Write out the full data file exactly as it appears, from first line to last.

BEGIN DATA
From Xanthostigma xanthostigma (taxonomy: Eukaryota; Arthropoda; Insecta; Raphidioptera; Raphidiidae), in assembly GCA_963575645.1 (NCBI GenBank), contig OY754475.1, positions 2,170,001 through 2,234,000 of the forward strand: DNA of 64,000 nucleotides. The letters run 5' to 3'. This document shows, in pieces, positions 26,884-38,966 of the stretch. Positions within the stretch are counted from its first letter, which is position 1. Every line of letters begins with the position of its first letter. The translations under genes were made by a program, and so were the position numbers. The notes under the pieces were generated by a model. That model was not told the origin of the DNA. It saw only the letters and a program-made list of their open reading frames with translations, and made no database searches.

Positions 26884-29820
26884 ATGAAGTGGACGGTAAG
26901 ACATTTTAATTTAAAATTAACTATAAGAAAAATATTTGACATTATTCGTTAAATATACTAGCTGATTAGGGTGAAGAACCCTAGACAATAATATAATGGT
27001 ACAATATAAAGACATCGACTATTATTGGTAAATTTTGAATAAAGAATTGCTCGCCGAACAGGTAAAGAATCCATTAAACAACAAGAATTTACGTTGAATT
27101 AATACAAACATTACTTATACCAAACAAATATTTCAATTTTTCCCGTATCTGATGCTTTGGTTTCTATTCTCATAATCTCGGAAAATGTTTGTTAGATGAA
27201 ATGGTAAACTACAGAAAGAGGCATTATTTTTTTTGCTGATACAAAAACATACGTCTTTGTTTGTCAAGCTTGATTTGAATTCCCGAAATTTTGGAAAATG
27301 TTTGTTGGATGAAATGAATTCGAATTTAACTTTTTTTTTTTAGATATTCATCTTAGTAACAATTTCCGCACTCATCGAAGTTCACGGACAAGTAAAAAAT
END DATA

From Xanthostigma xanthostigma (taxonomy: Eukaryota; Arthropoda; Insecta; Raphidioptera; Raphidiidae), in assembly GCA_963575645.1 (NCBI GenBank), contig OY754475.1, positions 2,170,001 through 2,234,000 of the forward strand: DNA of 64,000 nucleotides. The letters run 5' to 3'. This document shows, in pieces, positions 26,884-38,966 of the stretch. Positions within the stretch are counted from its first letter, which is position 1. Every line of letters begins with the position of its first letter. The translations under genes were made by a program, and so were the position numbers. The notes under the pieces were generated by a model. That model was not told the origin of the DNA. It saw only the letters and a program-made list of their open reading frames with translations, and made no database searches.

Positions 26884-29820
26884 ATGAAGTGGACGGTAAG
26901 ACATTTTAATTTAAAATTAACTATAAGAAAAATATTTGACATTATTCGTTAAATATACTAGCTGATTAGGGTGAAGAACCCTAGACAATAATATAATGGT
27001 ACAATATAAAGACATCGACTATTATTGGTAAATTTTGAATAAAGAATTGCTCGCCGAACAGGTAAAGAATCCATTAAACAACAAGAATTTACGTTGAATT
27101 AATACAAACATTACTTATACCAAACAAATATTTCAATTTTTCCCGTATCTGATGCTTTGGTTTCTATTCTCATAATCTCGGAAAATGTTTGTTAGATGAA
27201 ATGGTAAACTACAGAAAGAGGCATTATTTTTTTTGCTGATACAAAAACATACGTCTTTGTTTGTCAAGCTTGATTTGAATTCCCGAAATTTTGGAAAATG
27301 TTTGTTGGATGAAATGAATTCGAATTTAACTTTTTTTTTTTAGATATTCATCTTAGTAACAATTTCCGCACTCATCGAAGTTCACGGACAAGTAAAAAAT